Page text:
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Effect of caffeine on skeletal muscle function before and after fatigue.


We studied the effect of caffeine on voluntary and electrically stimulated contractions of the adductor pollicis muscle in five adult volunteers. Caffeine (500 mg) was administered orally in a double-blind fashion. Electrical stimulation of the ulnar nerve was performed at 10, 20, 30, 50, and 100 Hz before and after a sustained voluntary contraction held at 50% of the maximal voluntary contraction (MVC). A brief tetanus at 30 Hz was also performed to calculate relaxation rate in the fresh muscle. Contractile properties, relaxation rate, and endurance were then assessed after caffeine and placebo, as well as the response of the fatigued muscle to different frequencies of stimulation. There was no difference in the maximal tension obtained with electrical stimulation (T100) or in the MVC between placebo and caffeine. The tensions developed with electrical stimulation at lower frequencies increased significantly with caffeine ingestion, shifting the frequency-force curve to the left, both before and after fatigue. Mean plasma caffeine concentration associated with these responses was 12.2 +/- 4.9 mg/l. We conclude that caffeine has a direct effect on skeletal muscle contractile properties both before and after fatigue as demonstrated by electrical stimulation.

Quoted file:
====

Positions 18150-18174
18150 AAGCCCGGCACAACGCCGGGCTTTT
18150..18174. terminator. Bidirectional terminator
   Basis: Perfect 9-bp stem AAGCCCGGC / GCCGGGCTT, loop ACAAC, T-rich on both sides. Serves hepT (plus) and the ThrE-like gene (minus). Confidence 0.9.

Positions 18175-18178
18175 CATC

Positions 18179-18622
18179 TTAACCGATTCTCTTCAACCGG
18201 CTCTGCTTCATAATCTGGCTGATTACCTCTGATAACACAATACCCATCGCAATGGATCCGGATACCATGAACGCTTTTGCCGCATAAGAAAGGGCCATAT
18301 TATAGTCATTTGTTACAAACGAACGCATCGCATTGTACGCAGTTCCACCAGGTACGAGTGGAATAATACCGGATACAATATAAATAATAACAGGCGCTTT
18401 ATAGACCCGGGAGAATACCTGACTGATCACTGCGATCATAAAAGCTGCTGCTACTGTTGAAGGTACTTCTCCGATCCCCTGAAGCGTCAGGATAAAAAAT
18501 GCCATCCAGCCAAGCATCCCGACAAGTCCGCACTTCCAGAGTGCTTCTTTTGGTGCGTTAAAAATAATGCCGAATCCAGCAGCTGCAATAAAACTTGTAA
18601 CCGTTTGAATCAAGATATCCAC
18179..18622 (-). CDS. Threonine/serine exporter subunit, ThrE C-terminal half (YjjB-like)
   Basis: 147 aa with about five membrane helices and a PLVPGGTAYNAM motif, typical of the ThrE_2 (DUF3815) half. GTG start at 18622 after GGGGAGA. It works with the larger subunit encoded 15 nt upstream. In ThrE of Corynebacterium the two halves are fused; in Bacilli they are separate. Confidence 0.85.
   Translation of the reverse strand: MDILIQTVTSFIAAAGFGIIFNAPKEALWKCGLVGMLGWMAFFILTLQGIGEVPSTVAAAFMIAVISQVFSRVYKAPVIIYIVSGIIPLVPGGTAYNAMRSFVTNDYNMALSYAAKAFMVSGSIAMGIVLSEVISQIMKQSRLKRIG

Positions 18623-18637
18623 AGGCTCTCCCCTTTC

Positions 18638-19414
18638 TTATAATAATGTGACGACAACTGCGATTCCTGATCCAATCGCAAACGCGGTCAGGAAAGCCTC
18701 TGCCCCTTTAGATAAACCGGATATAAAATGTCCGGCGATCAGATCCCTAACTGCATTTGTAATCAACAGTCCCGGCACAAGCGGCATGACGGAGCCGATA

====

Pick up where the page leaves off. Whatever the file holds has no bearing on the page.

[Indexed for MEDLINE]

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